WASHINGTON — M2Z Networks' proposal to build a free wireless broadband network is not the only controversial part of its business plan. Just as contentious is its intention to filter the content delivered over that network to block any material deemed inappropriate for children.
Free-speech advocates on the left and right have expressed alarm at M2Z's plans to build a family-friendly network that would weed out objectionable sites by blocking particular Internet domain names.
Federal Communications Commission Chairman Kevin Martin took up that idea in his proposal to auction off a chunk of spectrum that would be used in part to deliver a basic broadband service over the nation's airwaves. It would ultimately be up to the FCC to decide exactly how any filtering mandate would work, including whether the filters would be located on the network or on user devices.
M2Z co-founder John Muleta says any company that offers a free broadband service that is available to everyone must figure out how to protect children from illegal and unlawful material — much as television networks must do with over-the-air TV broadcasts.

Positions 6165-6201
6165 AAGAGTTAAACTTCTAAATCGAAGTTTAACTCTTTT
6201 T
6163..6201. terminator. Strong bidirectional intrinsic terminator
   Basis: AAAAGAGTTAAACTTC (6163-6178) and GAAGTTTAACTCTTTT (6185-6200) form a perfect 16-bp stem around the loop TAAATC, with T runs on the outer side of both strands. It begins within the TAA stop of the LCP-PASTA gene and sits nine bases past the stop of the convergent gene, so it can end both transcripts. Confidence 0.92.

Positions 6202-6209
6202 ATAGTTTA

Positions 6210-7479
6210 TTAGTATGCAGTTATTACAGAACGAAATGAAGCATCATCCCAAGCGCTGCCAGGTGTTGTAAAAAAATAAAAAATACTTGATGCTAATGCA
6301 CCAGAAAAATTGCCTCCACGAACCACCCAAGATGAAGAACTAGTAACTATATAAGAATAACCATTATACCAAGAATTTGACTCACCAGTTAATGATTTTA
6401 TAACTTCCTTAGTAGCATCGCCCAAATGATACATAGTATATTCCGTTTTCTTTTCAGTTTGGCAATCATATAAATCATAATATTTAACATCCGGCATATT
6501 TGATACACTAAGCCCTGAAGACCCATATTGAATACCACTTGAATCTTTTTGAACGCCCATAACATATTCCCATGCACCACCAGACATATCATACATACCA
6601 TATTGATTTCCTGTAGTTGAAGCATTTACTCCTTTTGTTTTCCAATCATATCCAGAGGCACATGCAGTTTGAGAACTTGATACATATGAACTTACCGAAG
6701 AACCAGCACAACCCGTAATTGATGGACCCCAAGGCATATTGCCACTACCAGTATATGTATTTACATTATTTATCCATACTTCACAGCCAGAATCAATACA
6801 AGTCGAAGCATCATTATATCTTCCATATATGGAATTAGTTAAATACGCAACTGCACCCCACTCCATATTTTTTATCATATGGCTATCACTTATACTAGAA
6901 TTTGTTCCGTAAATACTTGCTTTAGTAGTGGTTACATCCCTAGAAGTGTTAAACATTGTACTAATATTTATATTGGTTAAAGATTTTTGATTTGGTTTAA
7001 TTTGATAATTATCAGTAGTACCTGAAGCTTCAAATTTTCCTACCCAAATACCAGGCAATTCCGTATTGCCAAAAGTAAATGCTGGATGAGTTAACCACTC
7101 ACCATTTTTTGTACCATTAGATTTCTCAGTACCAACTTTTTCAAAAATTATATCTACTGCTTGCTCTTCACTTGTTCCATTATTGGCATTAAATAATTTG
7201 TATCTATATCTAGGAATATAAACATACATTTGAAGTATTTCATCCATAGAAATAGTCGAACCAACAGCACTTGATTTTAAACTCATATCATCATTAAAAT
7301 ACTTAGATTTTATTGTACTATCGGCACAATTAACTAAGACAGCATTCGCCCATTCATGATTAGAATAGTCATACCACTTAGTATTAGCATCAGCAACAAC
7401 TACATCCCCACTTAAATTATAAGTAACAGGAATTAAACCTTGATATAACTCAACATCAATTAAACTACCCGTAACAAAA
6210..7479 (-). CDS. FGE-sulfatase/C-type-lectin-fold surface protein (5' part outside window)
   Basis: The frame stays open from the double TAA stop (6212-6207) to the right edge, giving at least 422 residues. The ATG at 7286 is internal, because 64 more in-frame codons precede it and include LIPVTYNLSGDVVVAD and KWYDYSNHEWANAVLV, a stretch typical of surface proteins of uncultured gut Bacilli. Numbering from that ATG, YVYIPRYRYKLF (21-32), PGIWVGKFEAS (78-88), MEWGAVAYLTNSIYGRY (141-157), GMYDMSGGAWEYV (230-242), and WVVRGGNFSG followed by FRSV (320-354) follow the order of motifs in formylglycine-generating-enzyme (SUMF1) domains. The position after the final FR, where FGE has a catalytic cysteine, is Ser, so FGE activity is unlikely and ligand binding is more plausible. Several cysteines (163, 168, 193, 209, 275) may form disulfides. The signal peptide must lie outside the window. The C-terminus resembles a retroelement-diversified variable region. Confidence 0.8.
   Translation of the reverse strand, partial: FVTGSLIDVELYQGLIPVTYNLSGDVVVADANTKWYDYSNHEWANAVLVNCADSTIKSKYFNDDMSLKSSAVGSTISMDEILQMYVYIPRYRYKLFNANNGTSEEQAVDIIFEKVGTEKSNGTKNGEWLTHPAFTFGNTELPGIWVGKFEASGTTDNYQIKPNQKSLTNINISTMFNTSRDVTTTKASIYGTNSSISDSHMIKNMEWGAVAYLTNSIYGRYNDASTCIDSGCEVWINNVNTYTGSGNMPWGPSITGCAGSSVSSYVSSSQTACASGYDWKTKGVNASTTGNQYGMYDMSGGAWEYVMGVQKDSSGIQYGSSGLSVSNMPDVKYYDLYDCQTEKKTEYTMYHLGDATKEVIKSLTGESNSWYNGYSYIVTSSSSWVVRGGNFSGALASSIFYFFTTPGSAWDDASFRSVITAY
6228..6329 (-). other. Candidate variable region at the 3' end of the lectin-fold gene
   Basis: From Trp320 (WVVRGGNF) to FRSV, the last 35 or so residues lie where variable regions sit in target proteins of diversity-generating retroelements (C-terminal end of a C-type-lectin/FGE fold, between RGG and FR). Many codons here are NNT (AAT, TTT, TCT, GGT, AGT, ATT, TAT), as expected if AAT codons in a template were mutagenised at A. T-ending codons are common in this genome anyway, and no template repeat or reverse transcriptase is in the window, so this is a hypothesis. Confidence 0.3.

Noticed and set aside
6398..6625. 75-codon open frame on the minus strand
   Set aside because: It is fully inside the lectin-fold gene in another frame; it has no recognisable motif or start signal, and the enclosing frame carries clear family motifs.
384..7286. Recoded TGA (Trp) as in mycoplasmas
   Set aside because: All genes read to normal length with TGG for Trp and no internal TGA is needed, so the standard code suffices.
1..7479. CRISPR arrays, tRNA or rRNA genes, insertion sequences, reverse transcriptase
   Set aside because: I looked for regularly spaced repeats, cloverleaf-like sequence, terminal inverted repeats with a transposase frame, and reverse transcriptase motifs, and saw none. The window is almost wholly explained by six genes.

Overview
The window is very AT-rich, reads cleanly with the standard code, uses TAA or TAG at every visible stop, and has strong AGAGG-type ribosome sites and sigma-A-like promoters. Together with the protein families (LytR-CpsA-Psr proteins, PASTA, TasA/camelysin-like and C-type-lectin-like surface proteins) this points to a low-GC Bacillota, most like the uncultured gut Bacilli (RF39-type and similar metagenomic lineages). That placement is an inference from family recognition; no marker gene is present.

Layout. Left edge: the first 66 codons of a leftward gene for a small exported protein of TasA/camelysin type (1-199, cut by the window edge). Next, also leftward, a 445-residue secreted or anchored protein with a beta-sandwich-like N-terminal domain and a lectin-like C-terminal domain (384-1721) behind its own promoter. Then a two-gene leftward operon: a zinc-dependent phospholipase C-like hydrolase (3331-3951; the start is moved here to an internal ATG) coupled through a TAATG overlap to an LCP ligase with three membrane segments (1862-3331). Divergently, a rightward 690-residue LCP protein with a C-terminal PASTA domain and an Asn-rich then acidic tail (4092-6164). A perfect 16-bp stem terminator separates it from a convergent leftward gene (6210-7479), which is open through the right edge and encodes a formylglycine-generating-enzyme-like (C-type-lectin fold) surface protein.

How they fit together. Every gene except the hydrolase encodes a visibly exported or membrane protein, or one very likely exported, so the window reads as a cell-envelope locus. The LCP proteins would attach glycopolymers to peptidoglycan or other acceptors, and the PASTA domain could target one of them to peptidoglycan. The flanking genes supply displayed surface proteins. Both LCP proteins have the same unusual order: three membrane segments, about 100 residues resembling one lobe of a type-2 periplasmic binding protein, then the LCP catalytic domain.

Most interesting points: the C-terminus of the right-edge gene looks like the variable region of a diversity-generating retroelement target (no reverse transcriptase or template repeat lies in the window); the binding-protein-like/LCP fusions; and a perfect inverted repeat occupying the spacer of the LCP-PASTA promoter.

Yet this component of M2Z's plan has stirred a long-running debate about who should determine what constitutes "appropriate" content and about how effective content filters truly are. Critics say filters often make mistakes and block legitimate sites, including resources about health and sexual education.
John Morris, general counsel for the Center for Democracy & Technology, believes Martin's content-filtering rule would be unconstitutional because it would violate the First Amendment rights of people whose Web sites are blocked, and because parents already have access to a range of online tools to control what their children see on the Internet.
Indeed, the latter argument was one point cited by the Supreme Court in Reno v. American Civil Liberties Union, a landmark 1997 ruling that struck down a federal law regulating explicit material on the Internet.
To address these concerns, Martin's spectrum proposal would require the winning bidder to allow adults to opt out of content filtering.
But this raises a different problem, according to Berin Szoka, a fellow at the Progress & Freedom Foundation. That's because one benefit of a broadband service open to all is that it offers the potential for anonymity. The only way to allow adults to opt out of content filtering, however, would be to have users authenticate themselves, Szoka said. And that, he said, would sacrifice anonymity.
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